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For much of the past year, there have been plans for the sacred human remains of the Democratic Republic of the Congo’s first post-independence prime minister, Patrice Émery Lumumba, to finally be returned to his children in Belgium, and then repatriated to the Congo. Originally scheduled for a ceremony on June 30, 2021, the 61st anniversary of the country’s independence passed with Lumumba’s remains still in the custody of Belgian authorities. The ceremony with Belgian King Philippe, current Prime Minister Alexander de Croo of Belgium, and Congo President Felix Tshisekedi, was then planned for January 17, 2022, the anniversary of the assassination. Last week, Tshisekedi announced another delay—this time until June 2022. The official reason for the delay was the rising number of COVID-19 cases in the Congo, but the pandemic crisis is deeply entangled with a series of other political maneuvers and other crises that are undoubtedly factors in the decision.

At the center of this story, Lumumba’s family continues to be victimized. As Nadeen Shaker recently reported, his children were forced to escape to Cairo during their father’s house arrest, never to see him again. The disturbing fact that the remains of Lumumba spent another Independence Day in Belgium may provide opportunities for metaphor and analogy, but, amid the widespread complicity in this ongoing desecration, the most important outcome must be to respect the ethical and legal claims of his children, which daughter Juliana Lumumba described in an open letter to the Belgian king last year.

The story of the execution and its aftermath is well told by Ludo de Witte in The Assassination of Patrice Lumumba. On January 17, 1961, Lumumba was killed along with comrades Maurice Mpolo and Joseph Okito by Belgian authorities, with the support of neocolonial Kantangan separatists and the US. Two days later, Gerard Soete, Belgian police commissioner of Katanga, and his brother exhumed the body to chemically eradicate all physical evidence of their crime in order to prevent the kind of mobilization which its identification would inspire. Though the execution was kept secret for nearly a month, its announcement inspired exactly what his executioners feared, as African people throughout the world engaged in protest and other revolutionary acts of remembrance—from the well-known demonstration at the United Nations, and other cities throughout the world to a legacy in a visual, musical, and literary culture that continues to this day.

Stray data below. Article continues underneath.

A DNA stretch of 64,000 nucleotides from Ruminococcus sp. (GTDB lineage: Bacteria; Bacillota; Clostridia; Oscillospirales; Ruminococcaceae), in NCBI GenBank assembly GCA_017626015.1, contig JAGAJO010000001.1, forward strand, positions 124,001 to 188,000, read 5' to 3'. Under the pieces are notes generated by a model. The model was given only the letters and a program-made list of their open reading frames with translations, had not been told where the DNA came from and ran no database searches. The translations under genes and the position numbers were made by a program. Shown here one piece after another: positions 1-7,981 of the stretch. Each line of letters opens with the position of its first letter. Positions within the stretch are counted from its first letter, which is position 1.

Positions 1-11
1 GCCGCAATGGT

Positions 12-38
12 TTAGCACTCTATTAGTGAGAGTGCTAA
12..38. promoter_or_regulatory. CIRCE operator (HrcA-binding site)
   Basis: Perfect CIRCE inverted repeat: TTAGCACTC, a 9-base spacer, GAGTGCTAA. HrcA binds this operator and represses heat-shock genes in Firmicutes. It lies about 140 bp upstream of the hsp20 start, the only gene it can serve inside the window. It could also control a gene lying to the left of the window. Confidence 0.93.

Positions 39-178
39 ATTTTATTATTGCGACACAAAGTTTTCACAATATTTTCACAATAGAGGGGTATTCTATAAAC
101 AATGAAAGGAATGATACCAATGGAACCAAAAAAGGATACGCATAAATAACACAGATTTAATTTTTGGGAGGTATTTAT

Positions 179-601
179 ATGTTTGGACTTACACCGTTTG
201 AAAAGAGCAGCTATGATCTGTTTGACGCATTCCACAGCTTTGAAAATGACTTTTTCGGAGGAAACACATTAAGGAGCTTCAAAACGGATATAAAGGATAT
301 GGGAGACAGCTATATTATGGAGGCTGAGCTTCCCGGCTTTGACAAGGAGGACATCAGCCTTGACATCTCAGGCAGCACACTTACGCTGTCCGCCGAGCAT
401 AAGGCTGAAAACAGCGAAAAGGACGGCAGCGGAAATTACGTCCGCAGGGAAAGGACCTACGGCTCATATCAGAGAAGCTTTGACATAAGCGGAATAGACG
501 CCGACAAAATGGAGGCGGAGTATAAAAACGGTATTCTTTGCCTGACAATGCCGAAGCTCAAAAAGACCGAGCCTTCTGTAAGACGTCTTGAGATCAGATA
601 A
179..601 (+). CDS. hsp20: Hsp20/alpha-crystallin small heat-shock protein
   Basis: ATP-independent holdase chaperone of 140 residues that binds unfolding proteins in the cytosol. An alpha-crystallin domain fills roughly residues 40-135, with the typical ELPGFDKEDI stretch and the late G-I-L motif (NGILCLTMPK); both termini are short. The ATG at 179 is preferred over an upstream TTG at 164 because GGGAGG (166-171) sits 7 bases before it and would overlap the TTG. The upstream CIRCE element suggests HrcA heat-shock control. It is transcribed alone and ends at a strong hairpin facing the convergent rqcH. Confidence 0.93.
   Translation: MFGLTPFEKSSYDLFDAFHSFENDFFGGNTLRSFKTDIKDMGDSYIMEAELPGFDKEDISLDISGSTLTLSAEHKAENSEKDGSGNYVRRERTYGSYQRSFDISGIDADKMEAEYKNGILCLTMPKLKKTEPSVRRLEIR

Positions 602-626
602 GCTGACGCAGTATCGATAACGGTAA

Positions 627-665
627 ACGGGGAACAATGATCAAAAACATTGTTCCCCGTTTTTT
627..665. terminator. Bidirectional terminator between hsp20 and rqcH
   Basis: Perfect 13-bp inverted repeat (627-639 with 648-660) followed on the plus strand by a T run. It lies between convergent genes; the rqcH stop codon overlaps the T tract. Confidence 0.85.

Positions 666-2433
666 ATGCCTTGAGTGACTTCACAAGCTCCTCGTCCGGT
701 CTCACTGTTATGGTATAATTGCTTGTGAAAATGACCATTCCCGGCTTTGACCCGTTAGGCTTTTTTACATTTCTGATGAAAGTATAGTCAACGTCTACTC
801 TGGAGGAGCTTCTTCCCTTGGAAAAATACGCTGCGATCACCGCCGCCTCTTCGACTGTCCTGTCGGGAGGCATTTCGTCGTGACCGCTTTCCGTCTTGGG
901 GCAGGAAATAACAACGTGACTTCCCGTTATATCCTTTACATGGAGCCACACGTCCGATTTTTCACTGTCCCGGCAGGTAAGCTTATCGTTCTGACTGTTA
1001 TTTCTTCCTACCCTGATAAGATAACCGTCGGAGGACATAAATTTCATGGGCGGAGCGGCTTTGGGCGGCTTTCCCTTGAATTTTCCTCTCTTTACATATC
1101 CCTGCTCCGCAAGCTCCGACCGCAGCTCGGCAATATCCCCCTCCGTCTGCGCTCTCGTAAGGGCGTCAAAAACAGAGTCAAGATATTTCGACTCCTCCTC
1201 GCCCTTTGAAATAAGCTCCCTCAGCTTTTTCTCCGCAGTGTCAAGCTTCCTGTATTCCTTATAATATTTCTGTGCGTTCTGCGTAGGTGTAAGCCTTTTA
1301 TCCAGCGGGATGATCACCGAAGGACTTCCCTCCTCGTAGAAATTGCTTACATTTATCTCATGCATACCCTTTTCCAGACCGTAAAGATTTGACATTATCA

In February 1961, while the Cultural Association of Women of African Heritage organized a major protest at UN headquarters in New York, Lumumba’s widow Pauline Opango Lumumba led a march of family and supporters to the UN offices of Rajeshawar Dayal in Kinshasa. There, she requested that the UN help her receive the remains of her husband for a proper burial. After Ralph Bunche offered “apologies” for the New York protest, Lorraine Hansberry “hasten[ed] publicly to apologize to Mme. Pauline Lumumba and the Congolese people for our Dr. Bunche.” Meanwhile, James M. Lawson of the United African Nationalist Movement and other Black activists organized a wake for Lumumba at Lewis Michaux’s Harlem bookstore. When Pauline died in Kinshasa in 2014, she was still waiting to bury her husband. She, and her iconic demonstration, are memorialized in Brenda Marie Osbey’s poem “On Contemplating the Breasts of Pauline Lumumba,” which is part of a long line of African American efforts to uplift the Lumumba family. The immediacy of Pauline’s demands remains after 6 years.

While Lumumba’s body was dissolved in sulphuric acid, Soete, like the US lynchers of Sam Hose and so many others, kept trophies of his victims as he traveled from the Congo to Belgium, often displaying them for friends and journalists. After Soete died, his daughter Godelieve continued her father’s tradition, culminating in a bizarre 2016 interview, during which a reporter found the remains in her possession. (In her efforts to defend her father, Godelieve further revealed that his brutality was visited upon his children.) The Belgian police intervened and, for the past five years, Lumumba’s remains have been held by the Belgian government responsible for his death. In September 2020, a court finally ruled they should be returned to the family.